WENR, April 2010: Americas
Free Online Course Materials Multiply Across the Globe
The Massachusetts Institute of Technology began the revolution in 2000 when it established its OpenCourseWare program through which many of the institution’s courses and materials were made freely available online. Today, schools — including top names like Harvard and Stanford in the United States and Oxford and Cambridge in Britain — are continuing to add to the stock of free academic material through platforms that include iTunes U, youtube.com/edu, in addition to institutional sites.
The OpenCourseWare Consortium now includes over 200 institutions worldwide and offers materials from more than 13,000 courses. The idea driving the movement, reports The New York Times, is that information should be freely shared. However, with the recession squeezing university budgets, open course programs might not be so free for long.
Utah State University’s four-year-old OpenCourseWare program attracted 550,000 page views last year, making it one of the most popular in the United States, according to Marion Jensen, its former director. The annual cost of the site was $125,000, or a mere 0.05 percent of the university’s $226 million budget. However, in July of last year the university cut off financing for the program, citing budget constraints. The OpenCourseWare content is now being hosted on the [email protected] Web site, the Utah State branch of a digital content repository that allows various institutions to share cutting-edge research and knowledge.
And that raises the question, how can professors and universities afford to give away the course materials that are their very livelihood? The answer, says James D. Yager, senior associate dean for academic affairs at the Bloomberg School of Public Health at Johns Hopkins University, lies in why students pay to attend university in the first place. What OpenCourseWare offers, he notes, is not the full university experience: “We don’t offer the course for free, we offer the content for free,” Mr. Yager said by telephone in February. “Students take courses because they want interaction with faculty, they want interaction with one another. Those things are not available on O.C.W.” Not to mention that credentials are only on offer to paying students.
But there are certainly people and institutions who are looking to transform the O.C.W. model to something more akin to online degree programs. Professor James C. Taylor at the University of Southern Queensland, Australia, has been working to set up an online community of academic volunteers who would interact with students the way professors do in the classroom. With this additional support, students would come closer to approximating a residential or distance education experience at a fraction of the cost, while the university would extend its outreach to a wider group of people.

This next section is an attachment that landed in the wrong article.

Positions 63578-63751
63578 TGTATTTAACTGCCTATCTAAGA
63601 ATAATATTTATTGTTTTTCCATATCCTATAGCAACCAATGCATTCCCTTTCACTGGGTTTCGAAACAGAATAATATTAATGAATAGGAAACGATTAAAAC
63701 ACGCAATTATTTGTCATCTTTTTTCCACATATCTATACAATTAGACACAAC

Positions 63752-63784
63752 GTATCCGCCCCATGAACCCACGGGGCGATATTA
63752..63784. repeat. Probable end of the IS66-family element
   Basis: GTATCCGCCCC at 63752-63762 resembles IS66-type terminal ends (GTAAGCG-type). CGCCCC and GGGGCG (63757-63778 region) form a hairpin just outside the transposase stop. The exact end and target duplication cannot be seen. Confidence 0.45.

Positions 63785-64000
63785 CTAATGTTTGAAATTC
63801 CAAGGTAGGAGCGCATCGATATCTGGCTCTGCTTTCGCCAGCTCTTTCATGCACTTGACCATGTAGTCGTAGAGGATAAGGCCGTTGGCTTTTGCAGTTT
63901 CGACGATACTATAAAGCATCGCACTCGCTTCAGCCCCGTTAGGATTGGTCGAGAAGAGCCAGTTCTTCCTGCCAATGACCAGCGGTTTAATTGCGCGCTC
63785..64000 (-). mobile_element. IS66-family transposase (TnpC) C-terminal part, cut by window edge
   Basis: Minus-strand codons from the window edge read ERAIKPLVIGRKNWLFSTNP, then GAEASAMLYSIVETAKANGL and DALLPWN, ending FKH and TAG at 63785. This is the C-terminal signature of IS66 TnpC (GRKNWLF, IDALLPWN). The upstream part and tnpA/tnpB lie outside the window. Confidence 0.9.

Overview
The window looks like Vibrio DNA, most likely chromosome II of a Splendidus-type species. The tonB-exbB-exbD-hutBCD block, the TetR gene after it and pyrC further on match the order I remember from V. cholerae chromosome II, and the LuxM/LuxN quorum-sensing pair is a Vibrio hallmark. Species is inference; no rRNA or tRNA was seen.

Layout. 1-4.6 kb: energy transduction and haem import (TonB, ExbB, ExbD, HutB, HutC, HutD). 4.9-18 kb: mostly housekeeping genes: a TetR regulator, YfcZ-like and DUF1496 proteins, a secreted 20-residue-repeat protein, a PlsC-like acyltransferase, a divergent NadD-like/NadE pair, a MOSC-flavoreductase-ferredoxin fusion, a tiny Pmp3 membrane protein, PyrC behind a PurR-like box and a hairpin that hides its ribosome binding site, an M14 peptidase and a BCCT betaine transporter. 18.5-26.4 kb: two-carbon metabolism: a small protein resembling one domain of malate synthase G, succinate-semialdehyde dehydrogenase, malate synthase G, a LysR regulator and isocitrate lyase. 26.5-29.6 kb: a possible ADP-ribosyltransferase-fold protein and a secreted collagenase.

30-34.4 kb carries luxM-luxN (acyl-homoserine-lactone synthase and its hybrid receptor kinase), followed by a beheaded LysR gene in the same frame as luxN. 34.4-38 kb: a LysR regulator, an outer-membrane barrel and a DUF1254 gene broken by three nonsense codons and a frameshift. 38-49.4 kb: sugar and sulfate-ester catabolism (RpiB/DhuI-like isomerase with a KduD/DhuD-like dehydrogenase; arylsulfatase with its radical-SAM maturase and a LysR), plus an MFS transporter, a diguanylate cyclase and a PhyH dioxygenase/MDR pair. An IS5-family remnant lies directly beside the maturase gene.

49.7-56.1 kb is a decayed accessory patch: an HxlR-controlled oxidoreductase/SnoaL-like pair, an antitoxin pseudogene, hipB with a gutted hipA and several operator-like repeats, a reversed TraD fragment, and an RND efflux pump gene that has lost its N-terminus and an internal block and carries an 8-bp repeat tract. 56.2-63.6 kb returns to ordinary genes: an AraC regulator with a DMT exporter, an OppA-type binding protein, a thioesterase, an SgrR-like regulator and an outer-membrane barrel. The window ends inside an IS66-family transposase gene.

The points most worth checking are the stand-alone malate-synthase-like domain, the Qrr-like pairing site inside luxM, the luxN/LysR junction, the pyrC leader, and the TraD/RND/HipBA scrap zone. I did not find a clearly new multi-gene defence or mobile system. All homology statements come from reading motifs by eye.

Other schools offer their materials as recruiting and advertising tools, with data suggesting that prospective students who use or look at the materials frequently enrolling there. Top schools like MIT and Yale continue to cite philanthropic desires to spread knowledge as the strongest motivator.
– New York Times
March 30, 2010
National Economy and Education Sector Weather the Global Recession
Brazil’s GDP is estimated to have grown 1 percent at the depth of the global recession, at a time when other nations were either going bankrupt or making severe budget cuts. As a result, in 2009-10, the federal system of universities and technical colleges, which is free to all students, suffered no significant budget cuts, but rather an actual growth in expenditures. In addition, the federal government has kept the level of grants steady for poor students attending institutions in the private sector.
The federal government is continuing efforts to invest in the expansion of higher education as a key component of its bid to increase economic competitiveness. In the federal system, both universities and technical colleges are on track to double their number of students between 2005 and 2010. At the state level, the push has been mostly in the technical college system, which has grown four-fold in the last eight years.
This being an election year, it is likely that universities and schools will continue to receive healthy government investment.
– University World News
March 21, 2010
East Coast Needs to Attract More International Students to Fill Skills Gap
Atlantic Canada is forecast to have a shortage of skilled and professional workers amid an aging population, and the answer to the demographic problem could lie in not only recruiting more international and out-of-region students but also in persuading them to stay after they graduate, according to a new paper published by the Association of Atlantic Universities.
The four provinces that make up Atlantic Canada are home to 17 universities that already attract many international students, and they, along with most other Canadian institutions, have increased their recruiting efforts in recent years. But many graduates who opt to stay in Canada choose to live in major urban centers like Toronto, Montreal, or Vancouver. The paper suggests that the region take steps to become more attractive as a place for educated immigrants to settle.
– Association of Atlantic Universities